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Hoffmann, R. A wiki for the life sciences where authorship matters. Nature Genetics (2008)

T lymphocyte activation state in the minor salivary glands of patients with Sjögren's syndrome.

Local lymphoplasmacytoid infiltration of the diseased exocrine glands is a cardinal sign of Sjögren's syndrome (SS). The state of T lymphocyte activation present in these local infiltrations was studied by three different techniques: determination of interleukin 2 (IL2) receptor (Tac) on cell surface membrane; autoradiography combined with immunoperoxidase staining of T cell epitopes; and electron microscopic analysis of the lymphoblast subclasses. Although 64 (SEM 4)% of the local inflammatory cells expressed Ia antigen, only 4 (SEM 1)% of them displayed the T cell activation antigen Tac. Autoradiography-immunoperoxidase double labelling showed that less than 1% of all T cells in situ were [3H]thymidine incorporating blasts. This finding suggests that although T lymphocyte is the dominant cell in situ, only a few of these cells have passed the G0/G1 interphase, and even fewer have been pushed to the S phase of the cell cycle by IL2. Transmission electron microscopy showed that few T blasts were present, even though there were many plasma cells. This result further confirms the impression that only a minor T cell subpopulation in situ is blast transformed despite the fact that many of the local T lymphocytes in the diseased salivary glands in SS are Ia positive.[1]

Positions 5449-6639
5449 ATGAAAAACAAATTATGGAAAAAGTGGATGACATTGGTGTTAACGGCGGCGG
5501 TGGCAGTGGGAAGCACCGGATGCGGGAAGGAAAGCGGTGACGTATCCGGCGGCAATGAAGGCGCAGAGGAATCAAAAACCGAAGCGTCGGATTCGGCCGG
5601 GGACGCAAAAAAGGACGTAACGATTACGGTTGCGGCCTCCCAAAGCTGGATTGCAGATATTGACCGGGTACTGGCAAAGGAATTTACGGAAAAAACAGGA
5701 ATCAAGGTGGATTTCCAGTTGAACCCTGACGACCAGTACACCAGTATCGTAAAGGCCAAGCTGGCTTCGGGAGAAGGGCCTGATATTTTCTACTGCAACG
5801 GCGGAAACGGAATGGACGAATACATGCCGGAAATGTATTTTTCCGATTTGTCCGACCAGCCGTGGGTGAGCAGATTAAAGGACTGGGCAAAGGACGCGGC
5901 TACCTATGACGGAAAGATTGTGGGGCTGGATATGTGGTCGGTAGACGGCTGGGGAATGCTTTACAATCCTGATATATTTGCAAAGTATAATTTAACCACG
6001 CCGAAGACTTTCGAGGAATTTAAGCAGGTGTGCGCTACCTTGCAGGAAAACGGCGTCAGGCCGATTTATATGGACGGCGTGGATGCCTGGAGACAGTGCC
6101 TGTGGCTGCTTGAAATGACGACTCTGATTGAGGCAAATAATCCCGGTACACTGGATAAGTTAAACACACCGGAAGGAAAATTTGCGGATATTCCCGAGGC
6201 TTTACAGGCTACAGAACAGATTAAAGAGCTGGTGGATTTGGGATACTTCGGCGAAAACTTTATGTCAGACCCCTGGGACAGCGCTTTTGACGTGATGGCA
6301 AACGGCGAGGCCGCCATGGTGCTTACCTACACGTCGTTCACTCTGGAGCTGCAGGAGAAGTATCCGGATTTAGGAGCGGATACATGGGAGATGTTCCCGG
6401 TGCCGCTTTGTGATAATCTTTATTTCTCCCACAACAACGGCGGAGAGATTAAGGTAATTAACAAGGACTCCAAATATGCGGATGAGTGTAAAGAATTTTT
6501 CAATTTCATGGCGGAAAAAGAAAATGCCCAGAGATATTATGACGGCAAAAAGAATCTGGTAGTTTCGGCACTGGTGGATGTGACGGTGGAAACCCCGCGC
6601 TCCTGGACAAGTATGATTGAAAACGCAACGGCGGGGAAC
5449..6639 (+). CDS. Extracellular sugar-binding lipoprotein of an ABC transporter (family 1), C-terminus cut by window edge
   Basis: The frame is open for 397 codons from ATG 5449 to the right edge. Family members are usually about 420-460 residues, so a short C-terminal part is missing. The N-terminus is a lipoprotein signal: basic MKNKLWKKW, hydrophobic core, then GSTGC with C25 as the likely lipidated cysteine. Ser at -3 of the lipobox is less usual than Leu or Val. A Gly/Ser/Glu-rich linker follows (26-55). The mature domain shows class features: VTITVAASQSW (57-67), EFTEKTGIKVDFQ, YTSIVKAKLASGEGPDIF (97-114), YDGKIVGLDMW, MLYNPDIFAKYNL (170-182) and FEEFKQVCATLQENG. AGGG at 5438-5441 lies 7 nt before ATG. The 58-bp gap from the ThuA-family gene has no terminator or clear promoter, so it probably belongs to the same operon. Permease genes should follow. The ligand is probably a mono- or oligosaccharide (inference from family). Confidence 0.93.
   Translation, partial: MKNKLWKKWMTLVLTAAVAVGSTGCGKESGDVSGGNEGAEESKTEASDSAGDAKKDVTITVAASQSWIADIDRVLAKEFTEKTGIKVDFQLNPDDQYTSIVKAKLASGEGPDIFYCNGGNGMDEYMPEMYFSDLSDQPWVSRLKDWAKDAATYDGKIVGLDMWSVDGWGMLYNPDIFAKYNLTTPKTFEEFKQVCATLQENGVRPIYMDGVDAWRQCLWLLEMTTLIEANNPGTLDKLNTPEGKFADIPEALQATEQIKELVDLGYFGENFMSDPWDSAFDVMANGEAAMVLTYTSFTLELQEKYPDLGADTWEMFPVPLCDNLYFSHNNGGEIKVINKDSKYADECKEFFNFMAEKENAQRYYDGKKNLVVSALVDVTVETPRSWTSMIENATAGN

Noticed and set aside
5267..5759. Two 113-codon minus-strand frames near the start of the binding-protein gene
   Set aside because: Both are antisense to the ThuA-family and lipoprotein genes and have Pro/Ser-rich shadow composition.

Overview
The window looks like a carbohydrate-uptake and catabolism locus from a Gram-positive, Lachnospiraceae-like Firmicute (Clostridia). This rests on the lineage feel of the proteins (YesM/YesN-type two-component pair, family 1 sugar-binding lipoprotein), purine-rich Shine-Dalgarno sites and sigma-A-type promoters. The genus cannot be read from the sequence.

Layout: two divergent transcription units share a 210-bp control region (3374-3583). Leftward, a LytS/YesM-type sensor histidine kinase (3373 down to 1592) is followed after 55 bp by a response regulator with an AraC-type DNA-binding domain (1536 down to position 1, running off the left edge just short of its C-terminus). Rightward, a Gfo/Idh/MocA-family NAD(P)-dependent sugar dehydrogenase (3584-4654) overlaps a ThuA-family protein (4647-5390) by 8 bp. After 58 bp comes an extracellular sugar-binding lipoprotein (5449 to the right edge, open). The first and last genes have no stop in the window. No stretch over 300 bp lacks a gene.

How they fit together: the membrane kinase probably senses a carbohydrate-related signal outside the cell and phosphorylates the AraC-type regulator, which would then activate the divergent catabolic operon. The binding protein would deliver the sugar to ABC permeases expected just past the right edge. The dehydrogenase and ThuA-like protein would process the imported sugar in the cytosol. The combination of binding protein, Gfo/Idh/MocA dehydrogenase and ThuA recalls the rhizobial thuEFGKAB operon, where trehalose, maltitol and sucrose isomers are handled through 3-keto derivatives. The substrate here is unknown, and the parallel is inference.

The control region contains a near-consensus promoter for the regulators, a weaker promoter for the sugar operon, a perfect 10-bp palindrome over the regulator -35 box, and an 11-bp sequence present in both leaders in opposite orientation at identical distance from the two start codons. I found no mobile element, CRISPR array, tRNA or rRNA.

1. T lymphocyte activation state in the minor salivary glands of patients with Sjögren's syndrome. Segerberg-Konttinen, M., Bergroth, V., Jungell, P., Malmström, M., Nordström, D., Sane, J., Immonen, I., Konttinen, Y.T. Ann. Rheum. Dis. (1987) [Pubmed]
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